To “It’s too hard, will you do it for me?” I say, “Of course it’s hard. It’s something new. It’s only easy for me because I’ve done it a lot of times. Unless you do it a lot of times too, it will always be hard for you. Try again, okay?”

To “I can’t do it right,” I say, “That’s okay. It’s okay to mess up. It’s okay to make mistakes. That’s part of learning, and that is valuable. Besides, sometimes in art our mistakes take is in new and interesting directions, and that can be exciting!”

By the time they are done working with me for the semester, they try. They attempt. They give themselves the space to fail and try again, just like the other kids. I see them go from a fixed mindset to a mixed or growth mindset. Of course, it helps that it’s an ungraded after-school art class. I have a lot of freedom in my class compared to the daytime teachers.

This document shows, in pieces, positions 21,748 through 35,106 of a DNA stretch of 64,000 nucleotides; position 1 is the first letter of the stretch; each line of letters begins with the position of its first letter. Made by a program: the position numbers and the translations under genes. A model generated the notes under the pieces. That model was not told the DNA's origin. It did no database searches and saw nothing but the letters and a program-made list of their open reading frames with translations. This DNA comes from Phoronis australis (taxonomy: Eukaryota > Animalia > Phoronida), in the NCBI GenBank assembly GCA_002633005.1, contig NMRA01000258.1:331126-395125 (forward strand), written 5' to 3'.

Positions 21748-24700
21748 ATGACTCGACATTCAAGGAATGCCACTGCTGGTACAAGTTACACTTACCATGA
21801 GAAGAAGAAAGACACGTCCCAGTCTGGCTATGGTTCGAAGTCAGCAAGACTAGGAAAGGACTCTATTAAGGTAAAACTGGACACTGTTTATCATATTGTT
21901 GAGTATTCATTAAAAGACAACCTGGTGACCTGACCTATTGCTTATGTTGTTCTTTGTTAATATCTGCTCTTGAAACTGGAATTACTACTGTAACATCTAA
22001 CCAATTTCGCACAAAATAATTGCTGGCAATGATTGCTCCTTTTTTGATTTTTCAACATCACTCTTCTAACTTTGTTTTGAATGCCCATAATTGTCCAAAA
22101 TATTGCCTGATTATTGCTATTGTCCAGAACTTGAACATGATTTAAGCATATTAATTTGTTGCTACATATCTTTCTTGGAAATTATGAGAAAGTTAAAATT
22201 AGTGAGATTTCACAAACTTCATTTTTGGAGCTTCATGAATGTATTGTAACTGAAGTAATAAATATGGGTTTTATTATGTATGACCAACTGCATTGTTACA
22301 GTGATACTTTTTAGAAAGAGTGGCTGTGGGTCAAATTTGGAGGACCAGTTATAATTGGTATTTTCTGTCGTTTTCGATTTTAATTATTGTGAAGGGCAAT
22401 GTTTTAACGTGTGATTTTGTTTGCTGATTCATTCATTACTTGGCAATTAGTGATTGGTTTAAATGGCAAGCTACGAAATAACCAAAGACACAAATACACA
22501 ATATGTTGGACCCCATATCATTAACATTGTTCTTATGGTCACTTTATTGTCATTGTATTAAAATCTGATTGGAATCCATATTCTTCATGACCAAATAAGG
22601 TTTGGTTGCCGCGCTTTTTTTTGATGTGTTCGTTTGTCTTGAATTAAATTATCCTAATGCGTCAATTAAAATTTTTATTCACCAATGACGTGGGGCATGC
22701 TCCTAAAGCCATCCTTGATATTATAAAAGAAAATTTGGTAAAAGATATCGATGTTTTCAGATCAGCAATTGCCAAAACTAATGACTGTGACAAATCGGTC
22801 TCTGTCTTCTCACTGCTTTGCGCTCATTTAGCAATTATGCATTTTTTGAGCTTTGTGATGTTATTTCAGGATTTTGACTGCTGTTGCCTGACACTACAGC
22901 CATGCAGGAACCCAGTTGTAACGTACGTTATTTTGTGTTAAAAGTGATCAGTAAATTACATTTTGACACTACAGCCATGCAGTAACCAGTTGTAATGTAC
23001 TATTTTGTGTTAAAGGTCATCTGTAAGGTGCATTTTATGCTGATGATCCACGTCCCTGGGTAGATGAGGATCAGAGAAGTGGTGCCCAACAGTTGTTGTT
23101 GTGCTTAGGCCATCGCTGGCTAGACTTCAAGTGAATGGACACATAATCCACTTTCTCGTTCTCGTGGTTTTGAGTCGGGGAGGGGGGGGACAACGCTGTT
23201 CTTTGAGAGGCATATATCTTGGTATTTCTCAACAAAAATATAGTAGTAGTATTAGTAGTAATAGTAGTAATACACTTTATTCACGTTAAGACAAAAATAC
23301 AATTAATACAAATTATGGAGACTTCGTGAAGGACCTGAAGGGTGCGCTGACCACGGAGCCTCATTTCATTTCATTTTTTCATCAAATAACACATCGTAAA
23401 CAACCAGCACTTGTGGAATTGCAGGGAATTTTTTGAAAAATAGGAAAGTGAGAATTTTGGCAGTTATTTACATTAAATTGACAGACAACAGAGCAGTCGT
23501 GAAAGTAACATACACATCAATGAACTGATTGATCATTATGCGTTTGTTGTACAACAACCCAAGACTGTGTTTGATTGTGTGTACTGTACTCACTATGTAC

Which brings us back to the point: Freedoms. How do unconventional freedoms play in to all this stuff about transforming young minds from fixed mindsets to growth mindsets? I consider them to be a highly useful tool set. Here’s an example of why:

On the first day of class one term, a child sat staring silently at the project on the table. Everyone else happily worked away. This child remained still. I checked in with the kid, who then began bawling. “I can’t do this,” the kid wailed. “It’s too hard!” We had the same talk I always have with kids who say these things, but this kid was having a huge emotional response to the situation. The kid understood what I was saying and accepted it, but first needed to cry to get all that emotion out of the way. I let the kid cry on the carpet at the other end of the room, but not before making sure to say, “Come back whenever you’re ready, okay? Take as long as you need.”